Israeli-U.S. Data-storage Startup Infinidat Raises $95 Million

Fundraiser led by Goldman Sachs values company at $1.6 billion, confirming Infinidat’s status as one of Israel’s handful of unicorns

FILE PHOTO: Moshe Yanai, founder of Infinidat, that raised $95 million in new capital this week
Nir Keidar

Infinidat, a data storage startup founded by industry pioneer Moshe Yanai, said on Tuesday it had secured $95 million in new capital in a fundraising round that values the Israeli-U.S. company at $1.6 billion.

The round was led by Goldman Sachs Private Capital Investing and was joined by existing investor TPG Growth, and it brings total equity raised by the company since it was formed in 2011 to $325 million, Infindat said.

The company says it has “several hundred” corporate and institutional customers for its InfiniBox platform, including the world’s largest telecoms, banks, cloud service providers and healthcare providers. Though it has been profitable for more than two years, nevertheless, it needed to raise cash.

“The company is profitable but we want to expand globally so we decided to raise additional money,” said Yanai.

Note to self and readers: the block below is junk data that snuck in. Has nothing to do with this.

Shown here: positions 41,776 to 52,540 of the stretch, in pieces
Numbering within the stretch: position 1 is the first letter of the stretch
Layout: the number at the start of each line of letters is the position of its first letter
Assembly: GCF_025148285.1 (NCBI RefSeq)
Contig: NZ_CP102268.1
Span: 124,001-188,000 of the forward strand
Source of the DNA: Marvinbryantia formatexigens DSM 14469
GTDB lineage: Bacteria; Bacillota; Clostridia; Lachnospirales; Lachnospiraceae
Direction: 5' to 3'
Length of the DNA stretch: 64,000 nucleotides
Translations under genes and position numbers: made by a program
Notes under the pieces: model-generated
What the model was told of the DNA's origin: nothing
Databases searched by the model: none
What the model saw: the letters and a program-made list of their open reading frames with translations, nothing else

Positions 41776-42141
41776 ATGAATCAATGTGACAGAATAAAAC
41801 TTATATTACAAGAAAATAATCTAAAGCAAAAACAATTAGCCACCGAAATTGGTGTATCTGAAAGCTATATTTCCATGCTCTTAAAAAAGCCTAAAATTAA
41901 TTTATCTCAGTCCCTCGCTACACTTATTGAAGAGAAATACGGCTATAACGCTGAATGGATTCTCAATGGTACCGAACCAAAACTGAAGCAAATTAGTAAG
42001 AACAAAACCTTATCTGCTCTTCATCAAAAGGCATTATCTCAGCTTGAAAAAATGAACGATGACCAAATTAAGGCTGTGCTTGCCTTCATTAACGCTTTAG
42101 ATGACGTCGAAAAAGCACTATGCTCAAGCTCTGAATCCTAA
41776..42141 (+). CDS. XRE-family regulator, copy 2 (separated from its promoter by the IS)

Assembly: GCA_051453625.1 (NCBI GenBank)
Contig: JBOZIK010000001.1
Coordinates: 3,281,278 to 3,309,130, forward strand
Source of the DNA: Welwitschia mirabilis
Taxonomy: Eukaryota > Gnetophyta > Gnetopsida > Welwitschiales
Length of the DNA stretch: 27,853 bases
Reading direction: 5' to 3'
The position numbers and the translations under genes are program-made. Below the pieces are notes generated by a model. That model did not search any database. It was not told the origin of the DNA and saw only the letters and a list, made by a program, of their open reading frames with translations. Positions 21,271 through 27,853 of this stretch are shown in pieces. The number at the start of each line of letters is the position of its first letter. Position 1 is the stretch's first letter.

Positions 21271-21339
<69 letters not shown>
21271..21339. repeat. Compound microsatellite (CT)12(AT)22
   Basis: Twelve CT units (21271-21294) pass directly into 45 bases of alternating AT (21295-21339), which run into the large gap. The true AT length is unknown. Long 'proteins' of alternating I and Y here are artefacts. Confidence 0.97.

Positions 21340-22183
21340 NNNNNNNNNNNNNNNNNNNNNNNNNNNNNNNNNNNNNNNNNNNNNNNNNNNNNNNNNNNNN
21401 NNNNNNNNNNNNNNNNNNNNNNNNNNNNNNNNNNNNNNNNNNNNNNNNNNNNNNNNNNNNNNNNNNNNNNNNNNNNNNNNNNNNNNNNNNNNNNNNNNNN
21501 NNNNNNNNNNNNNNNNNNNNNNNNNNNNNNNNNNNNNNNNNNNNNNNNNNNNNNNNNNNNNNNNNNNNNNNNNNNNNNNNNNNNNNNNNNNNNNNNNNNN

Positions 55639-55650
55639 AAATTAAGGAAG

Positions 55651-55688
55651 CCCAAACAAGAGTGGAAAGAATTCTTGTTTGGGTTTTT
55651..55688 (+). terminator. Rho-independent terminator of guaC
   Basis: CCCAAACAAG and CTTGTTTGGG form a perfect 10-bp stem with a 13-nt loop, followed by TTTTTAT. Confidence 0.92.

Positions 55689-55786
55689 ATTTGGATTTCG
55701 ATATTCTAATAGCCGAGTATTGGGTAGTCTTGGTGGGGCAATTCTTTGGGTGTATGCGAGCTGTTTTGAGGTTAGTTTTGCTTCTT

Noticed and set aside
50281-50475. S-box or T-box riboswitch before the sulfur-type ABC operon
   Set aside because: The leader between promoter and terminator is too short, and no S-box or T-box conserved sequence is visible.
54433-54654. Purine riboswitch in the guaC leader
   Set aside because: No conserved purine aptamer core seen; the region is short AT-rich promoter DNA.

FILE PHOTO: Moshe Yanai, founder of Infinidat, that raised $95 million in new capital this week
Ofer Vaknin

The $1.6 billion valuation confirms Infinidat’s status as one of Israel’s handful of unicorns – startups with a valuation of $1 billion or more – although the company was claiming a $1 billion valuation already two years ago.

The company’s flagship InfiniBox product, launched in 2014, differs from traditional enterprise storage systems that rely on expensive flash hardware. Instead, InfiniBox takes a software approach, using machine learning algorithms to extract very high performance and reliability out of low-cost hardware.

Each InfiniBox system manages over five petabytes – equal to five million gigabytes – of data.

Yinai is one if the pioneers of global data-storage industry, with a history going back to the 1970s. He spent much of his career in the United States at EMC, now Dell EMC, then the world’s largest company in the field.

He returned to Israel in 2002 and promptly formed two startups of his own – one called XIV that he sold to IBM in January 2008 and a second called Diligent he also sold to IBM three months later for $165 million.

After he left IBM in 2010, he took a break from high-tech to invest in LageenTubes, a kibbutz-based maker of collapsible plastic and aluminum packaging tubes used for beauty and other products.

The market analyst firm IDC forecasts that, by 2025, the global data-sphere for storage will grow to 163 zettabytes, or 10 times the 16.1 zettabytes of data generated in 2016.

The last decade storage growth was driven by the explosion of social media content and other user-generated data, Infinidat said. The coming decade of growth is driven by machine-generated data with the rise of Internet of Things, artificial intelligence, analytics and genomic science.

Infinidat, is dual-headquartered in Waltham, Massachusetts, and Herzliya, Israel and has offices in 17 countries. It counts has 500 employees, 170 of them in Israel.